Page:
We end up with a policy mix that contaminates both central banks’ monetary policies and domestic political debates. But, worst of all, it is a real malinvestment engine, which trades short-term financial solidity for long-term instability.
* Some non-OECD regions of the world also allow their domestic banks to use 0% risk-weight on domestic sovereign debt. For instance, many African countries are allowed to apply 0% weighing on the sovereign debt of their local governments despite the obvious credit risk it represents as well as its poor marketability (this is partly mitigated as this debt is often repoable at the regional central bank). Moreover, the same regulators prevent their domestic banks from investing their liquidity in Treasuries or European debt, with the obvious goal of benefiting those African states. Consequently, illiquid and risky sovereign bonds comprise most of those banks’ “liquidity” buffers, evidently not making those banking systems much safer…
** The LCR is partly responsible for the ‘shortage of safe assets’ story.
Lars Christensen published a sarcastic post on his blog, which coincidentally treats the monetary policy and bubbles problem as the same time as my previous post. I fully agree with him that Yellen’s comments are ridiculous.
This is Lars:
it seems to part of a growing tendency among central bankers globally to be obsessing about “financial stability” and “bubbles”, while at the same time increasingly pushing their primary nominal targets in the background.
While I agree with Lars that central banks should provide ‘nominal stability’, I don’t think inflation targeting provides such framework (and I believe Lars agrees). Inflation is very hard to measure, let alone to define, and can be very misleading (Scott Sumner believes that inflation indicators are meaningless). According to a Wicksellian framework, it does look like something’s wrong with interest rates at the moment. Banking regulation, due to its roles in ‘channelling’ interest rates, surely also plays a big role that monetary policy cannot influence. In the end, maintaining inflation right on target is in no way insurance of actual nominal (and financial) stability.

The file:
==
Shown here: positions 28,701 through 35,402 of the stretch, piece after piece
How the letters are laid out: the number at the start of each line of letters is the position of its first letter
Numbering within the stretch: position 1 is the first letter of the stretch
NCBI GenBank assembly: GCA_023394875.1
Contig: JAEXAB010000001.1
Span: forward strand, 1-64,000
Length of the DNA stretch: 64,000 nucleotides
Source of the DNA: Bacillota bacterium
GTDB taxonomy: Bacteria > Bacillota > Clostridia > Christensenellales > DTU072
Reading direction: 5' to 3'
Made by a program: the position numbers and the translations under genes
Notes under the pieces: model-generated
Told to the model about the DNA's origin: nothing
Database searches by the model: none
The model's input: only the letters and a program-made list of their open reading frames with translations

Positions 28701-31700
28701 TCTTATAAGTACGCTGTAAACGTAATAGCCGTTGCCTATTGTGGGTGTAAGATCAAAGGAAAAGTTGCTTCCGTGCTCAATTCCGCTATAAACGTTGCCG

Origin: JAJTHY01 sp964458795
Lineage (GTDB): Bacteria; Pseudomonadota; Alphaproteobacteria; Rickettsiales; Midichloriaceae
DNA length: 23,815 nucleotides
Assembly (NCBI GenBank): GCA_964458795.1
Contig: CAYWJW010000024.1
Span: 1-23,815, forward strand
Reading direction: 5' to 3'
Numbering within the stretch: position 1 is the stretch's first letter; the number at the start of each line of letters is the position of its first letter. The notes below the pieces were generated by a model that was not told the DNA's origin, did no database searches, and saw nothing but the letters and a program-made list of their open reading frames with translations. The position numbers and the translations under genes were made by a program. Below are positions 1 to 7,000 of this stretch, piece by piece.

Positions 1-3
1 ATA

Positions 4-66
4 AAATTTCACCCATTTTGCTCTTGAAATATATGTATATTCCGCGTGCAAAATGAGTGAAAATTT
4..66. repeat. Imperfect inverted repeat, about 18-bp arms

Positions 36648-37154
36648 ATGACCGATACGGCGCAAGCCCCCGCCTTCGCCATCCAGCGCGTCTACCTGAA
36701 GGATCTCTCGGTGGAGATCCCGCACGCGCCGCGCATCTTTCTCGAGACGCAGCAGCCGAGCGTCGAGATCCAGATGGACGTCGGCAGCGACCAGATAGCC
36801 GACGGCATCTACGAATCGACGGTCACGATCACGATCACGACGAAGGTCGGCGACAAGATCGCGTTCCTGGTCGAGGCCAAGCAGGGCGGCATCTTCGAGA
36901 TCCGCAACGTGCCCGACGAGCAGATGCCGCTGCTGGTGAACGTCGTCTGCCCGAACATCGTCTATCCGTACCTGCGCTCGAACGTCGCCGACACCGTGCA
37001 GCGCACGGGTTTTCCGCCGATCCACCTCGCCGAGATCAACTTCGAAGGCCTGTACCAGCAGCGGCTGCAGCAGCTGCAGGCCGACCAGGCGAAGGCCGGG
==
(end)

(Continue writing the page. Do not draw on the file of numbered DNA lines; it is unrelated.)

David Beckworth, in a new paper published a few days ago, also criticised inflation targeting on the ground that it contributes to financial instability. I agree with Market Monetarists that a policy stabilising NGDP growth would provide a more robust economy and financial system, though it is in my view still imperfect (I’ll come back to that in another post).
Totally unrelated: in the UK, regulators are working at full speed. Here is a summary of some of the latest regulatory announcements:
- Regulators believe that asset managers ‘waste’ too much client money on sell-side analysts research and want to regulate the process, risking to transform the market into an oligopoly as smaller research providers may not be able to cope with the reduced fee-generation (see here and here)
- HMRC wants to get the power to access your bank account and check your spending habits without going through court to make sure that you are able to pay the taxes they claim you owe them (even if they are wrong). I have personally dealt many times with HMRC (I didn’t owe them money, they did) and the least I can say is that it wasn’t necessarily a pleasant experience: waiting 45min on the phone to end up speaking to someone who sounds very suspicious that you are trying to trick tax authorities… (to be fair, I also ended up speaking to competent and pleasant people) HMRC makes mistakes all the time and I would be very cautious in granting them such powers… (see here and here)
- New rules capping the fees payday lenders can charge are effectively about to kill a large number of them… It probably won’t help much (see here)
- Bank account holders aren’t taking advantage of the best offers available to them and don’t spend their time constantly changing bank to get the best pricing and as a result earn poor returns? The regulator also wants to change that, though I submit that it should tell his boss (the BoE) that, if savers indeed earn poor returns, it possibly is because rates aren’t very high… (see here)